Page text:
Acute rheumatic fever and group A Streptococcus in New Zealand: A descriptive epidemiological study
Acute rheumatic fever (ARF) is a preventable immune mediated condition triggered in response to Group A Streptococcus (GAS) pharyngitis. Rheumatic heart disease (RHD) can result from a single episode of ARF and is particularly likely to occur following recurrent episodes. RHD is a serious condition which can lead to cardiac failure, stroke and early death. ARF is highly topical in New Zealand (NZ). Despite being almost eradicated from the NZ European population, ARF continues to impose an important and inequitable burden of disease in Māori and Pacific peoples. An ambitious national ARF prevention programme (RFPP) was recently implemented, with the aim of substantially reducing ARF incidence rates. Gaps in knowledge around ARF risk factors and pathogenesis impair the ability to implement prevention and control programmes that effectively reduce the burden of disease, however. Consequently the University of Otago (NZ) has recently started work on an ARF case-control study (‘RFRF study’) which aims to identify potentially modifiable risk factors and shed light into important pathogenic pathways. This thesis contains four major aims, addressed in four parts (A-D). These aims are: Aim 1. To assess the population exposure to GAS pharyngitis, its importance as an initiator of ARF, and risk factors for progression to ARF in NZ (addressed in parts B and C); Aim 2. To assess the likely true incidence of ARF and identify potential risk factors for this disease in NZ (addressed in parts A and D); Aim 3. To identify factors influencing progression from ARF to RHD (addressed in Part D); Aim 4. To identify opportunities for reducing the incidence, inequities and impact of ARF in NZ and identify improvements to surveillance, evaluation and research to support these processes (addressed throughout the thesis). Part A collates existing knowledge of ARF risk factors and systematically describes the epidemiology of ARF in NZ. A wide array of risk factors have been identified in the international literature, albeit fairly inconsistently. Evidence for these risk factors is grouped according to which aspect of the causal pathway it relates to. This work helped identify hypotheses which the RFRF study went on to test in the NZ population. National epidemiological analyses emphasize the dramatic ethnic and socioeconomic inequities in occurrence rates. Highlighting which NZ populations are most affected by ARF has clear indications for RFRF study case recruitment methods. Part B investigates the role of GAS pharyngitis as the main initiator of ARF. If this was the sole initiator of ARF, then one would expect its distribution to reflect that of ARF (albeit on a much larger scale, as ARF occurs far less frequently than GAS pharyngitis). Part B investigates this hypothesis using a review of the international literature and in-depth analyses to describe the epidemiology of GAS pharyngitis key area of NZ (Auckland). It appears that around half of all children presenting to primary healthcare with sore throat symptoms and a GAS culture-positive (GAS+ve) throat swab actually have GAS pharyngitis (as opposed to GAS carriage with coincidental viral infection). Inequities in the burden of GAS pharyngitis do not reflect the astounding ethnic inequities in the occurrence of ARF. This implies that other factors may play key roles in promoting disease progression to ARF, which Parts C and D explore. These are important lessons to be learnt from the RFPP regarding the refinement of future prevention interventions, particularly around the need to target high-risk children appropriately. Part C uses linked data to investigate the association between GAS pharyngitis and ARF, with the emphasis on potential interventions that could stop disease progression. GAS+ve pharyngitis is firmly associated with the development of ARF. By contrast, pharyngitis with Group C or Group G Streptococcus is not. The clear association between GAS pharyngitis and ARF further highlights the need for primary prevention strategies to appropriately target high-risk children. Part D first describes the epidemiology of ARF in NZ with a view to improving national surveillance, and secondly considers ARF through a public health policy and prevention lens, again with an emphasis on lessons from the RFPP. Despite recent surveillance improvements, under-notification of cases and misdiagnoses continue to present problems. A national case register could provide standardised surveillance information and perform critical case management functions. The RFRF study pilot is described here, which showed that poor living conditions very commonly preceded ARF in the study sample. Interventions that improve housing conditions and reduce home crowding have potential to reduce rates of ARF and avert a significant burden of other preventable child morbidity and early death. This approach was not a key strategy of the RFPP, but may be important for future interventions. Disease progression, from initial hospitalisation for ARF through to ARF recurrence, RHD and death, is also explored in Part D. Māori and Pacific ARF cases are especially at risk of these outcomes. This indicates that failures in the delivery of secondary prophylaxis is an issue affecting known ARF cases. Around 65% of recently diagnosed RHD cases had no history of prior hospitalisation for ARF. This indicates that improved approaches to case finding are needed, or that broader approaches to ARF prevention are required. Major findings of this thesis are that firstly, GAS pharyngitis does appear to be the major initiator of ARF in NZ. Secondly, ARF primary prevention interventions must be appropriately targeted to groups likely to benefit the most, and thirdly, potentially modifiable environmental risk factors may have a key role in promoting GAS pharyngitis and disease progression to ARF. There are two major themes running throughout this doctoral thesis: 1) Lessons learnt from the RFPP, and 2) Preparing for the RFRF study. The ultimate goal of this thesis is to provide high quality evidence to support policies, programmes and practices to reduce rates and inequities in the incidence and impact of ARF in NZ. A number of recommendations for improved ARF control and prevention are made based on findings from this thesis and are supported by international literature.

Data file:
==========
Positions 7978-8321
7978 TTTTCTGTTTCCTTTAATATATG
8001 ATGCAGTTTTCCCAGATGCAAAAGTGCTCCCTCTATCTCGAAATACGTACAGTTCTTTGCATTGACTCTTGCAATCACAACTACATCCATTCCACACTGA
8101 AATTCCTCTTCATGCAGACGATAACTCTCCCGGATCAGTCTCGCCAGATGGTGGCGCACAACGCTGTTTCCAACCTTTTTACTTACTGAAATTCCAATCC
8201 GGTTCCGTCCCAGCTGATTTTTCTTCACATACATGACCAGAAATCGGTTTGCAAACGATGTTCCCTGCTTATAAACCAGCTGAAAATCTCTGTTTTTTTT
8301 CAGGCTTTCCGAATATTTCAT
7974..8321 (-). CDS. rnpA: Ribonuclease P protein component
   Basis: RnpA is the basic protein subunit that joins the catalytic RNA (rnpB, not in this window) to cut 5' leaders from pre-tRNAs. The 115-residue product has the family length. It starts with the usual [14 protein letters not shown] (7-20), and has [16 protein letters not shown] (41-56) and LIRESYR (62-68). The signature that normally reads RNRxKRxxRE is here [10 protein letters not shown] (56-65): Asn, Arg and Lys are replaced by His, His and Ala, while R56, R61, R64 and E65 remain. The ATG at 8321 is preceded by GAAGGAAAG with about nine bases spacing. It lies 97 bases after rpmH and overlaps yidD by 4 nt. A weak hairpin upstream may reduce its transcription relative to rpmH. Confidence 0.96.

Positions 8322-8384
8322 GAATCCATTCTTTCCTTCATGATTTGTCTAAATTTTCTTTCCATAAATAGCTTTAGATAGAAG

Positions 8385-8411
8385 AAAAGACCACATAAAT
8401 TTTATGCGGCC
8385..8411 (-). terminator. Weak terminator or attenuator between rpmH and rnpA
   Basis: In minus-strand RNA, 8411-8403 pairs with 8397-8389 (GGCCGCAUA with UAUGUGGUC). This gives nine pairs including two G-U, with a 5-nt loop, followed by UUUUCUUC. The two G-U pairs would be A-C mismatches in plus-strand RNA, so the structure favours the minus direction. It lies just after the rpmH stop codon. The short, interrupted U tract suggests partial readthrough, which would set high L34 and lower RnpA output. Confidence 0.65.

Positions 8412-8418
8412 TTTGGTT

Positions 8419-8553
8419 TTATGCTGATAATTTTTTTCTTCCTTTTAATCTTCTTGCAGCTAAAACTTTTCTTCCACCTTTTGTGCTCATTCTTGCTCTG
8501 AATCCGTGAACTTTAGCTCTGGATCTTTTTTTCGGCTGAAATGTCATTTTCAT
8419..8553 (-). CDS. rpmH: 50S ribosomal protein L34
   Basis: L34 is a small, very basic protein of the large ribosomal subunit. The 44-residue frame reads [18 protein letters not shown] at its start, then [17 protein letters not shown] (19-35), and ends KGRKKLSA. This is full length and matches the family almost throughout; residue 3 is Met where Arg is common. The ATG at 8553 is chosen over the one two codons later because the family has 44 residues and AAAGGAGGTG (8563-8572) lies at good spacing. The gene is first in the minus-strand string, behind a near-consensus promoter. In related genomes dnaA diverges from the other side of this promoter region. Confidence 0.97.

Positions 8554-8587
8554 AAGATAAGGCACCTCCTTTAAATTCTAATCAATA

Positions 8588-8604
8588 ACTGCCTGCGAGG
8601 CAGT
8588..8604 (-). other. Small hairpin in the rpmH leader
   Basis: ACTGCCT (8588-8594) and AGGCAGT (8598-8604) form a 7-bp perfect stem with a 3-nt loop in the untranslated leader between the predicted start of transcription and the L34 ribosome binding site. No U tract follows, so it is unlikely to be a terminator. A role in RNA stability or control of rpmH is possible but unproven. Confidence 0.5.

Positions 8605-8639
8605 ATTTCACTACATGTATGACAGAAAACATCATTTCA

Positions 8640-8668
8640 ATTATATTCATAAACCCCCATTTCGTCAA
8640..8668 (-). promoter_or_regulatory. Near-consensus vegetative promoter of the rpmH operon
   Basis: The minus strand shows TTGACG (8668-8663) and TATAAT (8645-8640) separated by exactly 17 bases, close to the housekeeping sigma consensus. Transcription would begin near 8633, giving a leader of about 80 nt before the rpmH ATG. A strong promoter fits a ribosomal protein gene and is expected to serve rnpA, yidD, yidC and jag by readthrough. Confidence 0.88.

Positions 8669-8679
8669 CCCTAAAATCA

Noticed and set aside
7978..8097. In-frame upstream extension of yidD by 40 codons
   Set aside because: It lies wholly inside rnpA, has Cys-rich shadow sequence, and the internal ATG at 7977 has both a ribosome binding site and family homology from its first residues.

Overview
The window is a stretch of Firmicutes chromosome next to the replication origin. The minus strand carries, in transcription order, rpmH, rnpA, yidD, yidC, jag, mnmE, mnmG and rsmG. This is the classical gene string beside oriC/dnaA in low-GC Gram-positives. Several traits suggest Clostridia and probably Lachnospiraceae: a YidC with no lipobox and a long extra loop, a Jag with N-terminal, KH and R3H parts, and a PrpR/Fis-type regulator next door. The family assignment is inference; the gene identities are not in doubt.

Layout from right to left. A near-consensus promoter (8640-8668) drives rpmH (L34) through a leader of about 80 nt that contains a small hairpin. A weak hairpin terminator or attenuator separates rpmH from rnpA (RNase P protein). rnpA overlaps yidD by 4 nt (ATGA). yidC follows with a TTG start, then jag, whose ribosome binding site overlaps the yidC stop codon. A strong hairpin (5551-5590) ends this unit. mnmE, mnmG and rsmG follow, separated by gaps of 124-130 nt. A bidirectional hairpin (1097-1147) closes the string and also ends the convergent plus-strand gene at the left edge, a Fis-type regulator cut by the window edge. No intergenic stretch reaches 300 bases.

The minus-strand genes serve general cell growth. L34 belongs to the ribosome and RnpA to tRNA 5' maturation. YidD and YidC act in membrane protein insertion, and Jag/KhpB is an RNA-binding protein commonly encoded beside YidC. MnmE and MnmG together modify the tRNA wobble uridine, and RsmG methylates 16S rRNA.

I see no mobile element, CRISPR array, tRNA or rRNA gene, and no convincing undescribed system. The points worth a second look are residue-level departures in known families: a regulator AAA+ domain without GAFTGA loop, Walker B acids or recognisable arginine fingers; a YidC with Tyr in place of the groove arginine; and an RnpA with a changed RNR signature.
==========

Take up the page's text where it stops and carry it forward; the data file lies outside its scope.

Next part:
Advisor: Baker, Michael; Pierse, Nevil; Williamson, Deborah
Degree Name: Doctor of Philosophy
Degree Discipline: Public Health UOW
Publisher: University of Otago
Keywords: Acute rheumatic fever; Pharyngitis; Child health; New Zealand; Primary prevention; Preventative medicine; Housing
Research Type: Thesis